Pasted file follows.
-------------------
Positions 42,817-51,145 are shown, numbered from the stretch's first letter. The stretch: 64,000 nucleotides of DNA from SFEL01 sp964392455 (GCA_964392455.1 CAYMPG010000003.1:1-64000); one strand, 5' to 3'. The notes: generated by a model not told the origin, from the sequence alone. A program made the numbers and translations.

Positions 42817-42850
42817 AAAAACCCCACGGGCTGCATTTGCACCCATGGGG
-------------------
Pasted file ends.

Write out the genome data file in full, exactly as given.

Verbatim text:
Positions 42,817-51,145 are shown, numbered from the stretch's first letter. The stretch: 64,000 nucleotides of DNA from SFEL01 sp964392455 (GCA_964392455.1 CAYMPG010000003.1:1-64000); one strand, 5' to 3'. The notes: generated by a model not told the origin, from the sequence alone. A program made the numbers and translations.

Positions 42817-42850
42817 AAAAACCCCACGGGCTGCATTTGCACCCATGGGG